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South Africa – BUSA responds to labour broking pessimism

30 August 2013

Business Unity South Africa (BUSA) has responded to comments made by employment law expert Jacques Van Wyk, as reported yesterday by Staffing Industry Analysts. In an interview with moneyweb.co.za, Mr Van Wyk predicted that the implementation of the Labour Relations Amendment Bill would spell the end for labour broking, a viewpoint that BUSA strongly refutes.

Commenting to Staffing Industry Analysts, John Botha, lead negotiator for BUSA at the National Economic Development and Labour Council (NEDLAC), stated: “It is a major cause for concern when the amendments to the Labour Relations Act (LRA) in respect of Temporary Employment Services (TES – labour brokers) are viewed narrowly by certain commentators. The reality of the fact is that the amendments to the LRA in South Africa are in line with statutory provisions that are already in place in most European Union jurisdictions. In the said jurisdictions the role of reputable TES with the necessary financial and systems integrity has not only increased strategically but also seen significant growth in market share.” 

He added: “In the UK, for example, there is also a 3 month period after which the TES assignee is entitled to certain rights; such as equal pay and heightened protection of labour law. The amendments to the LRA in South Africa mirror this and the role of the TES after the 3 month period is secure in that the LRA provides for a co-employment relationship between the TES and the client in certain respects.”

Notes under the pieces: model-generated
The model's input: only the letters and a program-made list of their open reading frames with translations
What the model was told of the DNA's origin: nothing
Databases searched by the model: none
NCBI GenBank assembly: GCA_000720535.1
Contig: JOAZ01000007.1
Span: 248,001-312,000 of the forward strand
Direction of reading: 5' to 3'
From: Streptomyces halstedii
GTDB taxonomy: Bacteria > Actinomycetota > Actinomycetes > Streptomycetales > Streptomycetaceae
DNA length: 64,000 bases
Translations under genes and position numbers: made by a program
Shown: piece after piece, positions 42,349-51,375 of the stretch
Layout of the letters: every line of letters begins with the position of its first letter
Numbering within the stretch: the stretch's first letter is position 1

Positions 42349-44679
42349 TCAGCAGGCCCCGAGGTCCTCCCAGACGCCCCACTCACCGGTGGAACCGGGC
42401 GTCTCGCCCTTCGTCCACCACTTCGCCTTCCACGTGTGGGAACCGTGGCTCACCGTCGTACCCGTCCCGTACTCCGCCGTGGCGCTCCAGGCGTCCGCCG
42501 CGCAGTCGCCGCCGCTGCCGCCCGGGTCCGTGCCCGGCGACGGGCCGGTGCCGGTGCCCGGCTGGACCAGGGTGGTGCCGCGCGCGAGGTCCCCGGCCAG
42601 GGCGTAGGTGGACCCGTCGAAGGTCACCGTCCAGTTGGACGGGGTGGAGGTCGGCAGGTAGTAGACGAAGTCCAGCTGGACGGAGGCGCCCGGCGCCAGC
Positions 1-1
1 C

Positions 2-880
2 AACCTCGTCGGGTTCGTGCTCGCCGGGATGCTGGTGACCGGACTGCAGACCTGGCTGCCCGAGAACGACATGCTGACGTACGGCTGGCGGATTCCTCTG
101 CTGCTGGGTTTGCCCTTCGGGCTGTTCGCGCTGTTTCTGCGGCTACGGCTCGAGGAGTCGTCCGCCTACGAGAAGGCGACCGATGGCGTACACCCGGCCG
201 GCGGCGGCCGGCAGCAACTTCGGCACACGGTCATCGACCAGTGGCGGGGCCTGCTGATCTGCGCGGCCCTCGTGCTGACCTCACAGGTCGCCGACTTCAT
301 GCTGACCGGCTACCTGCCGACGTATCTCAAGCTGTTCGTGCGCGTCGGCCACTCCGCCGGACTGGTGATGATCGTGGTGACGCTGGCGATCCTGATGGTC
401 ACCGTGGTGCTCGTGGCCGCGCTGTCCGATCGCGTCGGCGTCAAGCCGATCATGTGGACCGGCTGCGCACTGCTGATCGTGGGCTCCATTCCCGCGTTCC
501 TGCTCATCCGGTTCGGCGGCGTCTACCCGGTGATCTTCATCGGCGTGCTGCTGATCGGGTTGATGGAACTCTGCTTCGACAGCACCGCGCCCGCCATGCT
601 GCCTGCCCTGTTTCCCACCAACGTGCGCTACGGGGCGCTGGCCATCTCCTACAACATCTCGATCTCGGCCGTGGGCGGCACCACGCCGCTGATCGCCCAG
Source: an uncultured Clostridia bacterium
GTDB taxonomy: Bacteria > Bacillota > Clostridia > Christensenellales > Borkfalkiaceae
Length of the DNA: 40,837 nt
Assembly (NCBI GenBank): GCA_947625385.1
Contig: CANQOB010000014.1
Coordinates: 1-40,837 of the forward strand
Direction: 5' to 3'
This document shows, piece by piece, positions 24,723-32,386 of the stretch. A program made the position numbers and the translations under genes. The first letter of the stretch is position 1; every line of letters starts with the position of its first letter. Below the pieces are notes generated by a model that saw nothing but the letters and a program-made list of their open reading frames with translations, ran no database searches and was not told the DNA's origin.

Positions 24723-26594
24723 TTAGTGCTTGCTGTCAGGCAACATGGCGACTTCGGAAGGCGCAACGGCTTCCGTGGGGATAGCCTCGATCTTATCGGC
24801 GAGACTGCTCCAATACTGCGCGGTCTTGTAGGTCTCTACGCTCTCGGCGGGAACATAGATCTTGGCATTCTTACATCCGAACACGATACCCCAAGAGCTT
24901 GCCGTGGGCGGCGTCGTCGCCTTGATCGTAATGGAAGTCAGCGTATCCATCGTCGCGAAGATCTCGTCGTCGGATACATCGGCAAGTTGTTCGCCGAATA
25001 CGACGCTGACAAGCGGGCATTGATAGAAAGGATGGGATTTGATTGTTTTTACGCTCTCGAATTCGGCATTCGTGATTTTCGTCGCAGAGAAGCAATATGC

Mr Botha emphasised further: “There is no restriction on the utilization of TES on fixed-term contracts provided the parties either have a justifiable reason (such as a project or business driven opportunity) or, in the event that there is no clear project, the fixed-term contract will be viewed to have become “indefinite”, which means that the parties would have to afford fair labour practices to the said assignees, such as fair dismissal rights.”

BUSA represents South African businesses on macro-economic and high-level issues that affect in on national and international levels. The organisation was formed in October 2003 through the merger of the Black Business Council and Business South Africa.


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